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At a time when most of the news in the North Sea is about exits – ExxonMobil has just sold its unoperated upstream assets in Norway and ConocoPhillips has departed the UK section of the North Sea – there are still sparks of brightness in this long-mined offshore area. Equinor’s Johan Sverdrup field which contains some 2.7 billion barrels of oil equivalent has started up, two months ahead of schedule and US$4.3 billion below original cost estimates.
When it hits peak production, this new ‘North Sea giant’ will produce up to 660,000 b/d of crude oil, accounting for a third of all oil production in Norway. When complete, the Johan Sverdrup development will be one of the largest in the Norwegian Continental Shelf. It is a shot in the arm that Norway’s industry needs right now. Equinor has had a good track record in making new discoveries over the past two years, but they all mainly small and cannot outweigh declining production elsewhere. John Sverdrup is very different. Discovered in 2010, Johan Sverdrup straddles two separate production licences, discovered as Avaldsnes by Lundin Petroleum and Aldous Major South by Equinor and the field was renamed to its current form in 2012. Equinor holds a 42.6% stake in the field, with Lundin Norway, Petoro, Aker BP and Total constituting the rest.
The project has been championed as a model of the lower-cost, innovative thinking approach that the Norwegian upstream has taken since the 2014 downturn of the oil and gas industry. With first oil already flowing, it will help reverse the steady decline in Norwegian oil production, which fell to 1.65 million b/d in August, down 3.9% m-o-m and down from the all-time peak of 3.4 million b/d in 2011. Prudence paid off; green-lit in 2015, Equinor and its partners managed to secure significant discounts on services and equipment, resulting a break-even cost of less than US$20/b. The location of John Sverdrup is also crucial; believing the Norwegian Continental Shelf to be fully explored, activity has shifted to the Barents Sea. But though there are some big fields in the Barents coming onstream, exploration there has generally underperformed. So the field has been seen as a cause for hope, discovered in a mature basin 160km from Stavanger that was thought to be completely tapped out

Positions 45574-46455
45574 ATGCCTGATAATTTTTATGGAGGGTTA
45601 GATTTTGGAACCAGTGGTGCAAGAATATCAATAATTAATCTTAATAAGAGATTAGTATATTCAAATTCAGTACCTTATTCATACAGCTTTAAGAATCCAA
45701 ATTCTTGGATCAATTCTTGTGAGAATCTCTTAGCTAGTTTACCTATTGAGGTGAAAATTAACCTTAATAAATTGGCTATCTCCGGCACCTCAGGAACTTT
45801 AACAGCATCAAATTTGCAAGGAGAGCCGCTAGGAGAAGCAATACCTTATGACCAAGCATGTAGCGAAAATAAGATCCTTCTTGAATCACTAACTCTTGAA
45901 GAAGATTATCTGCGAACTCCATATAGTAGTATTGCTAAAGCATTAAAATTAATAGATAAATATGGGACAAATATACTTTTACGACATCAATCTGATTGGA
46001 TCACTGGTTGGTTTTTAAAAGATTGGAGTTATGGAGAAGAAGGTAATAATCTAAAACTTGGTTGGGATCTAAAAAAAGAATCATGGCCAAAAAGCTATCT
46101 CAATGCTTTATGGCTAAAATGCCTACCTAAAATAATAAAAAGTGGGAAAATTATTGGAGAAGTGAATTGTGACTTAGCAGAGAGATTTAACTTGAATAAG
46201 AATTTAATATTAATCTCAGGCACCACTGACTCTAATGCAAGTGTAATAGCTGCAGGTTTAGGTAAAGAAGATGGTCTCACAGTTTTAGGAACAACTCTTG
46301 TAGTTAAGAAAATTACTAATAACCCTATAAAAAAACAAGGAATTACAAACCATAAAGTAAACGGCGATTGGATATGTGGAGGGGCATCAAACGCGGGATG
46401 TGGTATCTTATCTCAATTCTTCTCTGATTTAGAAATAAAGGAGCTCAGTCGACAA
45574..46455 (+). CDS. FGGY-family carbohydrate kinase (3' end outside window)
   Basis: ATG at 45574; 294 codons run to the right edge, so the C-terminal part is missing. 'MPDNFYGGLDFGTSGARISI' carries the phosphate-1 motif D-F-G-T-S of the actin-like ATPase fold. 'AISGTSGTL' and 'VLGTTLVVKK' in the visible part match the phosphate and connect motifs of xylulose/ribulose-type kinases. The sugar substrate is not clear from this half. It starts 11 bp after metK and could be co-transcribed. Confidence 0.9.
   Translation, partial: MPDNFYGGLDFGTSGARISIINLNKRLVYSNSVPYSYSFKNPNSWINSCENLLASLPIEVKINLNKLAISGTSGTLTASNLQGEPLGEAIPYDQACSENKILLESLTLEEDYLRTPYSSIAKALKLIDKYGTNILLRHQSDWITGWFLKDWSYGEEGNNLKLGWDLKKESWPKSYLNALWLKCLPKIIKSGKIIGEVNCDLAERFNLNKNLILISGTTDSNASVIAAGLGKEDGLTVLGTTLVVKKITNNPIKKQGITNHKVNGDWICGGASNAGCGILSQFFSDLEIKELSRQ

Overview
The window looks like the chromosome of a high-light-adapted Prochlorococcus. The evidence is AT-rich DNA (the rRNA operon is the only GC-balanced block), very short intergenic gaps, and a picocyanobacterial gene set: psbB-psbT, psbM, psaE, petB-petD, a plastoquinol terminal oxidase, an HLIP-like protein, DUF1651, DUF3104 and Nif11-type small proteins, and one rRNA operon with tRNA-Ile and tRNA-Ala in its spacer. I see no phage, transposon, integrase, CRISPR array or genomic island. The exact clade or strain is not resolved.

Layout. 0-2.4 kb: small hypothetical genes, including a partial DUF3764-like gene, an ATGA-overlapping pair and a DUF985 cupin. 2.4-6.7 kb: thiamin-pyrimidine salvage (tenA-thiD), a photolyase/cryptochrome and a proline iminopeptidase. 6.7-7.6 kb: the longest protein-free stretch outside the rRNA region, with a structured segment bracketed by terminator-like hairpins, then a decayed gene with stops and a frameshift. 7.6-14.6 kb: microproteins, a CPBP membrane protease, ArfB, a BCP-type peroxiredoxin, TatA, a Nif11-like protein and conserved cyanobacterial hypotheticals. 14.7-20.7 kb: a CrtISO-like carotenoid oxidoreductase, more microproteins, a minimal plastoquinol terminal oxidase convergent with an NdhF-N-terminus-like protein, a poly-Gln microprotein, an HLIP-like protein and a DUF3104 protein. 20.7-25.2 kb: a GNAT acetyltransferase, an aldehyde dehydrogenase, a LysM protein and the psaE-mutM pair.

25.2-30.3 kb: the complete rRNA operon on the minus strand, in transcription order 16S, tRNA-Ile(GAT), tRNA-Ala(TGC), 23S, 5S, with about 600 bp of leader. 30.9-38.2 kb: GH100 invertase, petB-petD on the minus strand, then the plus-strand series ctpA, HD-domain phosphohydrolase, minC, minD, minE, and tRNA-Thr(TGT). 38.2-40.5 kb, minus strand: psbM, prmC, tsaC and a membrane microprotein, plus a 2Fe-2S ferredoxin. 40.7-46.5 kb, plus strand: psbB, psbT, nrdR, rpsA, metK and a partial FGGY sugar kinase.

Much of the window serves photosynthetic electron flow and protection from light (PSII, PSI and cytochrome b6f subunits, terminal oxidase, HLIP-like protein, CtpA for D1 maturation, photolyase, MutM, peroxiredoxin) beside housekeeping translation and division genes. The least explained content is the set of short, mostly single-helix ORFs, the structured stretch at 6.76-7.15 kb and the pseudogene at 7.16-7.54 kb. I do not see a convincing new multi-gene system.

Interestingly, John Sverdrup also has wider implications beyond the oil industry. With production set to reach 440,000 b/d by mid-2020, it will contribute about US$100 billion to the Norwegian state coffers over 50 years. It will inject additional fuel into the Norwegian Oil Fund – the country’s sovereign wealth fund – that recently decided to jettison upstream oil stocks (while keeping downstream oil stocks). This illustrates a dichotomy: while Norway as a whole is supportive of clean energy, oil & gas remains a crucial backbone of the country’s economy. So while the conversation around the North Sea will still centre around decommissioning and departures, Johan Sverdrup is proof that there are still (big) pockets of opportunity underneath these cold waters.
Canada is one of the world’s top energy producers and is a principal source of U.S. energy imports.
Petroleum and other liquids
Canada’s oil sands have significantly contributed to the recent and expected future growth in the world’s liquid fuel supply, and they comprise most of the country’s proved oil reserves, which rank third globally.Reserves
Canada is one of the world’s largest producers of dry natural gas and is the source of most U.S. natural gas imports.Reserves
As government policy attempts to lower domestic coal consumption, up to 50% of Canada’s coal production is exported.Reserves
Headline crude prices for the week beginning 30 September 2019 – Brent: US$59/b; WTI: US$54/b
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